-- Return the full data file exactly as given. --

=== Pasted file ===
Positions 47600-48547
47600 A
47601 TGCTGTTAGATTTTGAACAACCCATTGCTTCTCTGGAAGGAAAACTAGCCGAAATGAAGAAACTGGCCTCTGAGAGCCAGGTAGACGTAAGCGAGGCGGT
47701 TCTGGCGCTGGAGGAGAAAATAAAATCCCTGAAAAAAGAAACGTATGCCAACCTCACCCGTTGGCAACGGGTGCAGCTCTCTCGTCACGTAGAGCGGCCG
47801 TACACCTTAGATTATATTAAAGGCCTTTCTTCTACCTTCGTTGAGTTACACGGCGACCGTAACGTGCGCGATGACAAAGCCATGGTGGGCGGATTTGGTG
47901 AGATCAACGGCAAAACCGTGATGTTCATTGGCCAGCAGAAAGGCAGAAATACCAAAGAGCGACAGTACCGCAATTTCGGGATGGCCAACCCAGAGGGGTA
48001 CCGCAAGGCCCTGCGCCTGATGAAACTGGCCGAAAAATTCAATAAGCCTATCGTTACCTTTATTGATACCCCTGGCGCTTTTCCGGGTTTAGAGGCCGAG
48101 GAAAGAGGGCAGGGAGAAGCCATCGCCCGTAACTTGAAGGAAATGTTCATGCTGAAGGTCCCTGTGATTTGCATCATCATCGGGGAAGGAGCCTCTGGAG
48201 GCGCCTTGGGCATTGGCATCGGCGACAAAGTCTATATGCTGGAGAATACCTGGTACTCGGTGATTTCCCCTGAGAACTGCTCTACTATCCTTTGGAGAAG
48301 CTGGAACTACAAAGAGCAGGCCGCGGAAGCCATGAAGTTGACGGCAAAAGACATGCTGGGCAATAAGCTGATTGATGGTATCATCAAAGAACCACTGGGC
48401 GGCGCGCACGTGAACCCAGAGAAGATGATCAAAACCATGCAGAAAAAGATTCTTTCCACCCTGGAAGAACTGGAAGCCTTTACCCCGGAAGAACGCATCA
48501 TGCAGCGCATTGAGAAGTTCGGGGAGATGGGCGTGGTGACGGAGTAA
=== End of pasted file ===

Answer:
Positions 47600-48547
47600 A
47601 TGCTGTTAGATTTTGAACAACCCATTGCTTCTCTGGAAGGAAAACTAGCCGAAATGAAGAAACTGGCCTCTGAGAGCCAGGTAGACGTAAGCGAGGCGGT
47701 TCTGGCGCTGGAGGAGAAAATAAAATCCCTGAAAAAAGAAACGTATGCCAACCTCACCCGTTGGCAACGGGTGCAGCTCTCTCGTCACGTAGAGCGGCCG
47801 TACACCTTAGATTATATTAAAGGCCTTTCTTCTACCTTCGTTGAGTTACACGGCGACCGTAACGTGCGCGATGACAAAGCCATGGTGGGCGGATTTGGTG
47901 AGATCAACGGCAAAACCGTGATGTTCATTGGCCAGCAGAAAGGCAGAAATACCAAAGAGCGACAGTACCGCAATTTCGGGATGGCCAACCCAGAGGGGTA
48001 CCGCAAGGCCCTGCGCCTGATGAAACTGGCCGAAAAATTCAATAAGCCTATCGTTACCTTTATTGATACCCCTGGCGCTTTTCCGGGTTTAGAGGCCGAG
48101 GAAAGAGGGCAGGGAGAAGCCATCGCCCGTAACTTGAAGGAAATGTTCATGCTGAAGGTCCCTGTGATTTGCATCATCATCGGGGAAGGAGCCTCTGGAG
48201 GCGCCTTGGGCATTGGCATCGGCGACAAAGTCTATATGCTGGAGAATACCTGGTACTCGGTGATTTCCCCTGAGAACTGCTCTACTATCCTTTGGAGAAG
48301 CTGGAACTACAAAGAGCAGGCCGCGGAAGCCATGAAGTTGACGGCAAAAGACATGCTGGGCAATAAGCTGATTGATGGTATCATCAAAGAACCACTGGGC
48401 GGCGCGCACGTGAACCCAGAGAAGATGATCAAAACCATGCAGAAAAAGATTCTTTCCACCCTGGAAGAACTGGAAGCCTTTACCCCGGAAGAACGCATCA
48501 TGCAGCGCATTGAGAAGTTCGGGGAGATGGGCGTGGTGACGGAGTAA